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The black spots on Jupiter caused by the impact of Comet Shoemaker-Levy 9 last week are persisting. And they *can* be seen in amateur telescopes if the sky is clear and steady. No one knows how long they'll last -- estimates range from a few more days to a year. Spot A has started breaking up and others are elongating in Jupiter's winds, making it hard to tell some of them apart. The following times are for when the spots are predicted to cross Jupiter's central meridian (the line running between its north and south poles. Be sure to convert to your time zone.

For July 29-30th
 C   3:54 p.m. EDT  July 29th
 M   5:07
 K   5:20
 W   5:29
 L   7:15
 G   8:19
 S   8:31
 D   8:32
 R   8:54
 Q   9:20
 H  10:20
 E  11:55
 A  12:46 a.m. EDT  July 30th
 C   1:49
 M   3:03
 K   3:16
 W   3:24

You can extend these predictions for several days by repeatedly adding Jupiter's rotation period: 9 hours 56 minutes. Some spots are much bigger, darker, and thus more visible than others. These include H, K, L, and the elongated complex G-D-S-R. Omitted here are B, P, and Q2, which have not been seen visually; also, F, T, and V are near E and too faint, and is N near Q.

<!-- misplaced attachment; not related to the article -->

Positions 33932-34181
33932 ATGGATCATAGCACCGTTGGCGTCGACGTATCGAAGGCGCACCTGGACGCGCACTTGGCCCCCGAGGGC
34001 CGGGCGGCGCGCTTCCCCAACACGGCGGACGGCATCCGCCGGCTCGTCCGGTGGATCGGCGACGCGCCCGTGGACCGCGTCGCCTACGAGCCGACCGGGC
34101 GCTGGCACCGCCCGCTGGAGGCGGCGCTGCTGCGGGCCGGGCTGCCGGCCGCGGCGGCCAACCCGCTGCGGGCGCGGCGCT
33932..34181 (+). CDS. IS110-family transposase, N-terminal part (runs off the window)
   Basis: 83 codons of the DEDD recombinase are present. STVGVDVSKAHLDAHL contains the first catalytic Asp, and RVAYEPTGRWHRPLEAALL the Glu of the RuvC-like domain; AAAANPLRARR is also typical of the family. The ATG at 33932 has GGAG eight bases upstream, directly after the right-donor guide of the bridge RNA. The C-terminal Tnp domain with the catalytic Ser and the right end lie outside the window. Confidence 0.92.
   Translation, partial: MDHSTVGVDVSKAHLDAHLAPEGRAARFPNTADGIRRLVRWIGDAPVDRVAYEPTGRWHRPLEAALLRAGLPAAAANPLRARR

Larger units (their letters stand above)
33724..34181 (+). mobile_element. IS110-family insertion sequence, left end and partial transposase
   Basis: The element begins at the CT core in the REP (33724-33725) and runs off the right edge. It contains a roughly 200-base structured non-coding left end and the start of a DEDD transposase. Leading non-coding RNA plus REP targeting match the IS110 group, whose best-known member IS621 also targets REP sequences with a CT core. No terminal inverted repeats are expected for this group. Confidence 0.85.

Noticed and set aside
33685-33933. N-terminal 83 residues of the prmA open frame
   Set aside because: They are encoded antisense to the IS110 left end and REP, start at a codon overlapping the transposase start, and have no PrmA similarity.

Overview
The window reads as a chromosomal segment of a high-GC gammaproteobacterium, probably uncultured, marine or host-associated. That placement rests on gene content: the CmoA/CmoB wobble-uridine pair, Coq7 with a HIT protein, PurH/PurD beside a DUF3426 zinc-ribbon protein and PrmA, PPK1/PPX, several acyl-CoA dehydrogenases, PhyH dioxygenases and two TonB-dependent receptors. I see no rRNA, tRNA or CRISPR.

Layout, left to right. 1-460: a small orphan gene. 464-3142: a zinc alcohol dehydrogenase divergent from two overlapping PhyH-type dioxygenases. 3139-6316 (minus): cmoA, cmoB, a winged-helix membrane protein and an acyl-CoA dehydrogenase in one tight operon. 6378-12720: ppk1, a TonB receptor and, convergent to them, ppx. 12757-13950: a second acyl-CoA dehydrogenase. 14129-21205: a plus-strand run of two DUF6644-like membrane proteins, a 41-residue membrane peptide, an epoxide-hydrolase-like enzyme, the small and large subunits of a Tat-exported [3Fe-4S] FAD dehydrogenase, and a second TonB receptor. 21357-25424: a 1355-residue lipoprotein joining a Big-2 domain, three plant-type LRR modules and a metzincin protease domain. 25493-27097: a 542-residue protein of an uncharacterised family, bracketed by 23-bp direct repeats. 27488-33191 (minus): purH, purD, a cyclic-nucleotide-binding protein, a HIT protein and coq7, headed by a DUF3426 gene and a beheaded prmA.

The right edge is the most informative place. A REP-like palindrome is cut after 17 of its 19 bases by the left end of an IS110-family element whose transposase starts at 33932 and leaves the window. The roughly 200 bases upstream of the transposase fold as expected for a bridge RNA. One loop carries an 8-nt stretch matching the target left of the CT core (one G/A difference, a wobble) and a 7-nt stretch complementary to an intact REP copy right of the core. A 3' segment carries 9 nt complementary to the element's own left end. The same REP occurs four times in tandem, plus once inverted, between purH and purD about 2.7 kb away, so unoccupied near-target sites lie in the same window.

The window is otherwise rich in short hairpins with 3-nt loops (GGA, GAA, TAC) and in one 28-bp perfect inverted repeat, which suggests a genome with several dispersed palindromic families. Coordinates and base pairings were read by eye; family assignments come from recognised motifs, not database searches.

Smaller debris that was in the comet's southwestern tail will keep plowing into Jupiter for weeks. As of today, it is hitting the *near* side in full view from Earth. Any good-size chunks might cause visible flares. The most pieces, and the largest ones, should come soonest. So keep Jupiter's celestial east limb under watch, and be ready to note the time to the second if you see a definite flare. Full comet-crash coverage will appear in future issues of SKY & TELESCOPE.


By now you're probably aware that images of the comet crash were transmitted among scientists worldwide by the vast computer network known as the Internet. For example, a 60-centimeter telescope at the South Pole, the only site able to view Jupiter in darkness around the clock, relayed its images back to the University of Chicago using a satellite-assisted link to the Internet. But the system's real power was demonstrated by how often everyday computer users tapped into the huge cache of comet data. In the past two weeks Internet sites at the Space Telescope Science Institute, NASA's Goddard Space Flight Center, the Jet Propulsion Laboratory, and the European Southern Observatory in Germany have logged roughly *two million* images that were downloaded for private viewing.

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